Prysm Ethereum 2.0 Testnet Surpasses 300,000 Slots, 32.35 ETH Staked on Average – Trustnodes

Prysm Ethereum 2.0 Testnet Surpasses 300,000 Slots, 32.35 ETH Staked on Average

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Some 1.2 million eth is currently being staked on a testnet run by Prysmatic Labs called Topaz.

That’s after surpassing 300,000 slots, with a slot being a block although if no block is found the slot can be empty, leading to nearly 10,000 epochs. An epoch being 32 slots, or about 6.4 minutes, so this testnet has been running for 44 days.

Prysm ethereum 2.0 testnet, May 2020
Prysm ethereum 2.0 testnet, May 2020

On average just 32 eth is staked on here with that extra 0.35 eth presumably being to cover potential penalties and the like due to maybe being offline or for whatever reason.

With the real thing we’d probably put at least 35 eth there if we don’t mind the simple ‘hodling’ of the extra 3 eth so as to cover any potential slashing, but we haven’t played with these testnets so we’re not placed to judge how much extra should be left, but at least some.

There are now 37.3k validators on this testnet according to Terence Tsao, an eth 2.0 dev at Prysmatic.

That’s on this single-client test environment. The new multi-client pre-testnet which launched just this Tuesday has more than 700 validators.

Witti ethereum 2.0 pre-testnet, May 2020
Witti ethereum 2.0 pre-testnet, May 2020

The above is interesting as it might perhaps give some indication of how the amount of staked eth might grow in the live environment with the real testnet of course being a far better indication.

As you’d expect there’s slow growth as funds are deposited into the contract in an eth1 testnet, with it somewhat interestingly there being some occasional sharp drops in staked amount.

These are testing environments with the aim being to break the thing as much as you possibly can, so these drops seen in both test environments might not necessarily reflect in the live environment.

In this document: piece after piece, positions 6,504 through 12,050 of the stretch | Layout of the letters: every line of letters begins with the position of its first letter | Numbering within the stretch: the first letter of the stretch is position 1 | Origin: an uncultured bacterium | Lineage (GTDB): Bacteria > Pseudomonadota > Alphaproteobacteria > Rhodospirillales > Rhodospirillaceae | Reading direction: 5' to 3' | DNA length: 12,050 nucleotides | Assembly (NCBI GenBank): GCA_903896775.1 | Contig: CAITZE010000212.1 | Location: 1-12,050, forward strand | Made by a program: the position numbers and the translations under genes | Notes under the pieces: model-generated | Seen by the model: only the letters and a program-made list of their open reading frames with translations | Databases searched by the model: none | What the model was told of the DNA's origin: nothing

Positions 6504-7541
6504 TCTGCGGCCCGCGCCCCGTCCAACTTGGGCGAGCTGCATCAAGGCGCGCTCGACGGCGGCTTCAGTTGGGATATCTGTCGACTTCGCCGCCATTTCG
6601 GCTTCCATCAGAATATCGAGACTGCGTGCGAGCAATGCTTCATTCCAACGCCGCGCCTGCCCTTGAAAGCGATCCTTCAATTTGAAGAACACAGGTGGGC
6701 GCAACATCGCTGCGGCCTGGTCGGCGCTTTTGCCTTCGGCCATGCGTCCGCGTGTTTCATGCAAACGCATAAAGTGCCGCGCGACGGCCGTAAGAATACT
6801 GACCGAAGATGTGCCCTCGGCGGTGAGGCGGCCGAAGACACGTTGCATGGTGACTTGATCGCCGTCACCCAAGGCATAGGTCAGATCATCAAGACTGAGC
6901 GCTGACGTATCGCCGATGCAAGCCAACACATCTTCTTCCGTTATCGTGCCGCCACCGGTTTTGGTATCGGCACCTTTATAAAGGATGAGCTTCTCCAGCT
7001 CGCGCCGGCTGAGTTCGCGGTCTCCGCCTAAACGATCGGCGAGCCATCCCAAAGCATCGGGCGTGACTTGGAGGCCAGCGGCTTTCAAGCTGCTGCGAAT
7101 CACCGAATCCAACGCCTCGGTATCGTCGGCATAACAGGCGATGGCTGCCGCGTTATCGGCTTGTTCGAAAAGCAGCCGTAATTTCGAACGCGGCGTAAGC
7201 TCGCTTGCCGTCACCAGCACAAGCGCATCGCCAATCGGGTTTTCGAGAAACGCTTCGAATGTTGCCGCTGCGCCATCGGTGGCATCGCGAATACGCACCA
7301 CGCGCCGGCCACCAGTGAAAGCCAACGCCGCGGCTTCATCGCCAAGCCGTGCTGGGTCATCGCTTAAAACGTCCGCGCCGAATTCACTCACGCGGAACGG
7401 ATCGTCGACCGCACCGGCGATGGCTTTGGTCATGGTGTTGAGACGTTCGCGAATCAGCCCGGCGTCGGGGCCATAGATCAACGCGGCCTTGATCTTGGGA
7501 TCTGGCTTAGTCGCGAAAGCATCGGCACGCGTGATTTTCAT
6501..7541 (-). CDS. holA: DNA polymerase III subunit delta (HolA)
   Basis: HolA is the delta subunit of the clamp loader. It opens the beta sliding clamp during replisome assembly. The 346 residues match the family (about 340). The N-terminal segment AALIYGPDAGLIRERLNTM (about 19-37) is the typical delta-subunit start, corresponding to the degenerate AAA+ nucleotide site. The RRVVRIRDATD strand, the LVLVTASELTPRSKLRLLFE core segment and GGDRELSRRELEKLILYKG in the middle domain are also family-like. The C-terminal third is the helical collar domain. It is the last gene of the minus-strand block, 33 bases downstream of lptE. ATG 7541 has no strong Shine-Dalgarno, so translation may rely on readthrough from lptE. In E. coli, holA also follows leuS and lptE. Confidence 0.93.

A far better idea will be gotten when the real testnet launches which we probably will test-run if they make it easy to get it going, with all of these pre-test environments being the on-going work to get to the actual testnet.

So progress is being made with things moving towards the launch of phase 0 which is just staking and the sharding skeleton, but without sharding utilization at the point of launch.

Staking Economics

Staking has potential investment implications in regards to demand and supply, in as far as new supply will increase by a bit more than currently, by 0.22% a year, but the liquidity of total supply might decrease.

That’s because the Ethereum Foundation (EF) for example which currently appears to be moving, and thus presumably selling, about 5,000 eth every week or so, might instead sell only the new eth derived from staking.

So once phase 1.5 is in, they basically become the new miners insta selling the new ‘income’ to cover their operations of paying all these devs both at a protocol level and at the grant level for related eth projects.

The many projects that raised billions in Initial Coin Offerings (ICOs) could have waited to do the same as well, but instead generally they just sold off at nearly first opportunity, so no new miners for most of them.

Some however did keep at least some significant amount of it, so during that transition period until phase 1.5 there will basically be new ‘miners’ probably insta selling in addition to the ‘hobby’ stakers.

Hobby stakers so being what you’d call ordinary individuals who don’t plan to live off the income from staking. People that instead of just hodling, they let it stake.

That’s like hobby miners, of which there were plenty initially, individuals with gamer PCs ‘burning’ their GPUs to get some diamond coins in its own game of sorts.

For known addresses eventually we can see just how many are probably insta-selling and thus how many can reasonably be estimated to probably be more holders.

With whether that matters for time to tell as on one hand 0.22% is a small amount, but on the other hand it is constant supply pressure which thus would require a constant increase in demand to the level of at least 0.22%.

That’s eventually once a new price balance is found. Until then we’d first have to find that new price balance with it unclear just how many who wouldn’t have been holders do become stakers.

In some other chains as much as 80% of the total supply is staking, which appears to be in level with generally just 20% of coins circulating for at least the big ones like bitcoin and eth.

So whether the forced holding would make a difference is also for time to say, but what will make a very big difference is the removal of the fairly high 4% new supply that goes to miners.

That’s planned at phase 1.5 but when that phase might go out and how exactly they’ll move to full Proof of Stake (PoS) and whether they ever really will, is also something for time to say.

So plenty that can’t quite be priced-in here, or at least not easily, but at least things are moving and so there are things to look forwards to and thus price-in gradually as they come.

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